Drinking Beer in the DRC

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Primus, the most ubiquitous and popular beer in the Democratic Republic of Congo (DRC), is more than just a sought-after brand of brew -- it's a "source of national pride." The Congo-based company and subsidiary of Heineken that produces Primus, Bralima, has been around since the Belgian colonial period, and Primus has reigned supreme since Congo's independence in 1960. "Primus played a central role in the new country, even basing its logo off the national flag," write Jason Miklian and Peer Schouten in their article for Foreign Policy, "Fluid Markets."

But as Miklian and Schouten detail, beer trade in the DRC can be a complicated business. In a country wracked with violence and warfare, neither Primus's popularity or the Congolese culture of celebrities who drink (and promote) the beer have kept it far from turmoil. Indeed violence escalated once again as recently as late August after U.N. troops and the Congolese Army launched an attack, attempting to drive M23 rebels from Goma, a city of about one million people in eastern Congo on the volatile border with Rwanda.

Whether it's outsourced distributors paying off armed men at road blockades in order to ensure safe passage for Primus's yellow-and-blue trucks or Bralima having to operate its breweries and business in and around rebel-controlled cities, Primus, like most other things in Congo, exists within a world of conflict. 


In order to access areas deep in eastern DRC, trucks bearing Bralima often have to negotiate passage with whichever armed groups are manning the road blocks, according to Miklian and Schouten. These blockades around Goma, along the route to Rutshuru, are primarily controlled by M23 -- a group notorious for rape and murder. Reports from eye witnesses say that when passing through M23 roadblocks, Bralima drivers will drop off a case of beer for the soldiers and pick up the empties on their way back to Goma.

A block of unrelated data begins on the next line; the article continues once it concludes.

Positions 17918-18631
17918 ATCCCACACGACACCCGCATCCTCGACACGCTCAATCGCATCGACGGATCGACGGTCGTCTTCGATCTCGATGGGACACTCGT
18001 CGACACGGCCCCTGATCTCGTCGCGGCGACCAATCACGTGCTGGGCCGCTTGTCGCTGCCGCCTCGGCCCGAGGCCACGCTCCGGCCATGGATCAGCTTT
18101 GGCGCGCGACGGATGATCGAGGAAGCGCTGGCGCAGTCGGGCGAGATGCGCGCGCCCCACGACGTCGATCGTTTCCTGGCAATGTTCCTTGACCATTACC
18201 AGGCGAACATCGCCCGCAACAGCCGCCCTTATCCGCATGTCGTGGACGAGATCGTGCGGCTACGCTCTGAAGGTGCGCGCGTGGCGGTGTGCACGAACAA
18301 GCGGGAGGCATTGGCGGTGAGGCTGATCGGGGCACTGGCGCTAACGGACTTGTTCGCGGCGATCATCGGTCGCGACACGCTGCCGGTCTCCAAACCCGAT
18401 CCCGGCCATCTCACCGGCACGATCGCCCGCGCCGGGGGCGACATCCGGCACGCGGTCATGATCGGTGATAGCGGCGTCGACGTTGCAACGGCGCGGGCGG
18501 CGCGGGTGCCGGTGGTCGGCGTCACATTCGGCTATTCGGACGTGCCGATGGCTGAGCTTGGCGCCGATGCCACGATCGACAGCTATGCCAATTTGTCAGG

One U.N. peacekeeper was killed and some 700 members of the Congolese Army were reportedly wounded in the most recent round of fighting between the M23 rebels in Goma. The U.N.'s intervention brigade (which consisted of 3,000 troops) was operating under a mandate to disarm and neutralize rebel groups in the region. After days of "clashing with U.N. backed forces," M23 rebel leaders said that they are withdrawing from the frontlines. 

Above M23 rebels man the gate to the occupied military academy in Rumangabo, DRC on July 20.


Bar owner Caroline Kjarala stands next to her daily delivery of Fanta, Coca-Cola, and Primus bottles in Kinshasa in July 2013. (Bralima not only produces Primus beer, but Heineken, Coca-Cola, Sprite, and Fanta at its main plant in the capital.) Kjarala used to run a fashion boutique, but decided two years ago to switch trades in order to sell a more in-demand product. "Everyone has a reason to drink. Drink to get rid of feeling bad, drink to celebrate," she explains.


Congolese rapper JB Mpiana works a crowd into a frenzy at a concert in Kinshasa in July 2013. Mpiana, nicknamed "the man who puts the water in the coconut" by his loyal fans, is one of the DRC's biggest music stars. Here at his weekly Primus-contracted VIP Sunday night pool party, he sings about life, love, and of course, Primus beer.


An armed man stands guard outside of a small hotel in Goma, as the region's volcanoes loom in the distance.

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